Authorities in Western Australia have seized a record 1.2 metric tonne shipment of methamphetamine, a statement from the Australian Federal Police says.
The meth haul, worth 1.04 billion Australian dollars ($800 million), is the largest in Australian history and is believed to have originated in China. The swoop required months of work and the cooperation of multiple Australian agencies.
After being transferred from a ship off the coast, the drugs were allegedly offloaded from a vessel, the Valkoista, in the early hours of Thursday morning and were being packed into a white hire van in the Port of Geraldton, 400 km (around 250 miles) north of Perth.
Agents swarmed the van and the ship simultaneously, arresting six Australians.
Two other Australian nationals were arrested at a hotel in northern Perth following the operation. All eight were charged with either importing or possessing a commercial quantity of a border controlled drug. Both charges potentially carry a life sentence.
The six-month long operation focused on a organized crime group operating in the country.
Twenty search warrants across three states have also been served.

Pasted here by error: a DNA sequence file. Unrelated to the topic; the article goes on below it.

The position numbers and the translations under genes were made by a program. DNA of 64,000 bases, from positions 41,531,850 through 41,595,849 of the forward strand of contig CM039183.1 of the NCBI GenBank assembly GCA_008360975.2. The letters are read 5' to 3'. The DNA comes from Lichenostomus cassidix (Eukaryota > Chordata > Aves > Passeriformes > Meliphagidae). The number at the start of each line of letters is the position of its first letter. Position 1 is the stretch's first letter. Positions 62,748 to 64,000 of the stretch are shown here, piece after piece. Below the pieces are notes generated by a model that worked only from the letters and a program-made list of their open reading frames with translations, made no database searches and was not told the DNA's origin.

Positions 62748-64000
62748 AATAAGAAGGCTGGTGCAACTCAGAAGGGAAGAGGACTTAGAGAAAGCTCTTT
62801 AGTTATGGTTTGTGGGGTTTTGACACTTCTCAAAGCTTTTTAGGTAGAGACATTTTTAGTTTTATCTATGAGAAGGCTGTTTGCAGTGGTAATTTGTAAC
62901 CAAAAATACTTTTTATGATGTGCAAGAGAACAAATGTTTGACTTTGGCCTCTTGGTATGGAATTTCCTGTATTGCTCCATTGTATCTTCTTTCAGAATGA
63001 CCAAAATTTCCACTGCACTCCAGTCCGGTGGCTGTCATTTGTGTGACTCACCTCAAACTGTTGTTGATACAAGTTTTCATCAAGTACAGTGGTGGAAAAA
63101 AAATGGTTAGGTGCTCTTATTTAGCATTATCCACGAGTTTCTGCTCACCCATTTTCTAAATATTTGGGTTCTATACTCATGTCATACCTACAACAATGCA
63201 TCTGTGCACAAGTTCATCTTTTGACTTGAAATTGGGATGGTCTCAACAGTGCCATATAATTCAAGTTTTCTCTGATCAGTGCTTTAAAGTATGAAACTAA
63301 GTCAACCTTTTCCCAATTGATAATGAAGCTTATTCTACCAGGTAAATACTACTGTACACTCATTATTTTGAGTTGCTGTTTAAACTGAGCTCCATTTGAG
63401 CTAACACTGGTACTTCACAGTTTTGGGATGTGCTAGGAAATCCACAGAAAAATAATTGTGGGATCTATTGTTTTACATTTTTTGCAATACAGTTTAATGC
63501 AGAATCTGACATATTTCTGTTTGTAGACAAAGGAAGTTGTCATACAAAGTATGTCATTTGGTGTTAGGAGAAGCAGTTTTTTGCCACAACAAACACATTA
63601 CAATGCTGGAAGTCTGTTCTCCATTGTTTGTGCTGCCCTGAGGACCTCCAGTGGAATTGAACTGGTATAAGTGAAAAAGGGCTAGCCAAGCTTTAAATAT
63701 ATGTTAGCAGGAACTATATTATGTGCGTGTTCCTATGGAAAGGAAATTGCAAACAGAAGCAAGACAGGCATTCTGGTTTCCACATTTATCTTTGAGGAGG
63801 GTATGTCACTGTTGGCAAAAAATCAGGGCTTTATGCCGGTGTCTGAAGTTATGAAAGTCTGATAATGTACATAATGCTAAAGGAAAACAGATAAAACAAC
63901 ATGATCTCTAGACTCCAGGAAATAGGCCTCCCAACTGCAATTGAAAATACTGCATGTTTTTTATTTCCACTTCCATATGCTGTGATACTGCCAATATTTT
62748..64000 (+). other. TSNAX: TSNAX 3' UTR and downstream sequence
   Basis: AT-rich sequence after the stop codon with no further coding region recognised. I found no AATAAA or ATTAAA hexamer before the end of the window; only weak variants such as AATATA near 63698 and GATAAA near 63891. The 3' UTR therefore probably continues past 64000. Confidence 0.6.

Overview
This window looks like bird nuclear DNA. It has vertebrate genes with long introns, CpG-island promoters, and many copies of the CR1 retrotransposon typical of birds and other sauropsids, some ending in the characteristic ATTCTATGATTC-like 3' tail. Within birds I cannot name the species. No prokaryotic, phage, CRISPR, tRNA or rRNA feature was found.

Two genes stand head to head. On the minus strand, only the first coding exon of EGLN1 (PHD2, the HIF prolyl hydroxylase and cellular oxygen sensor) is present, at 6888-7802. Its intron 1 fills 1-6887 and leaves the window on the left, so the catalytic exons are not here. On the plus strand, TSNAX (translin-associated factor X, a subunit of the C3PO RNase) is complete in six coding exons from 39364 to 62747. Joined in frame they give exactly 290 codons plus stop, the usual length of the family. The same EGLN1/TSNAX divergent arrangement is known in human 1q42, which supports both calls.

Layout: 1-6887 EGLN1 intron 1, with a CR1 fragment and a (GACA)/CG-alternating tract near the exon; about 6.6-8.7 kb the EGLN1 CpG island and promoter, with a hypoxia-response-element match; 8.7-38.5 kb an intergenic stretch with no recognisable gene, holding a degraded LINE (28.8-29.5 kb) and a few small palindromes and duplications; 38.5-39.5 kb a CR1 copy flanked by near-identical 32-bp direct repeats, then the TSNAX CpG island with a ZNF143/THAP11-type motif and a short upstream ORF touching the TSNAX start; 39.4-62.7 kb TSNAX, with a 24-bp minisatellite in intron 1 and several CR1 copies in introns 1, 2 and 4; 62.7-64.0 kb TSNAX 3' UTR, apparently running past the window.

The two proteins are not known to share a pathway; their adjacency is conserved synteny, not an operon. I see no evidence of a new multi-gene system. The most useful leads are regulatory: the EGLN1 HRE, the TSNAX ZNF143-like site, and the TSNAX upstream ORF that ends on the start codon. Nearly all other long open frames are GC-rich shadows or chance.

Western Australia Police Commissioner Chris Dawson told a press conference in Perth that the seizure represents a "tremendous interruption of the supply chain," noting that the haul represents "13 million deals, that has now been prevented from hitting our cities, our communities, and most importantly, impacting the lives of everyday Australians."
Police seized 59 bags of meth, also referred to as ice in Australia, each weighing 20 kg (44 lb) from the van, as well as one additional 20 kg bag from the Valkoista.
The total haul of 1.2 tonnes of the drug outweighed Australia's previous biggest methamphetamine seizure in Melbourne -- 903 kg -- at the beginning of the year, and is the biggest-ever drug seizure in Western Australia.
"The success of this operation is a testament to the patience and dedication of our investigators, who have been working around the clock in the lead-up to Christmas to disrupt this record importation," AFP Deputy Commissioner Operations Leanne Close said.
"The AFP will allege in court these men intended to distribute the drugs along the east coast of Australia -- what these men didn't count on was a calculated, intelligence-led response from the WA Joint Organised Crime Task Force which drew on the strengths and capabilities of the different agencies involved."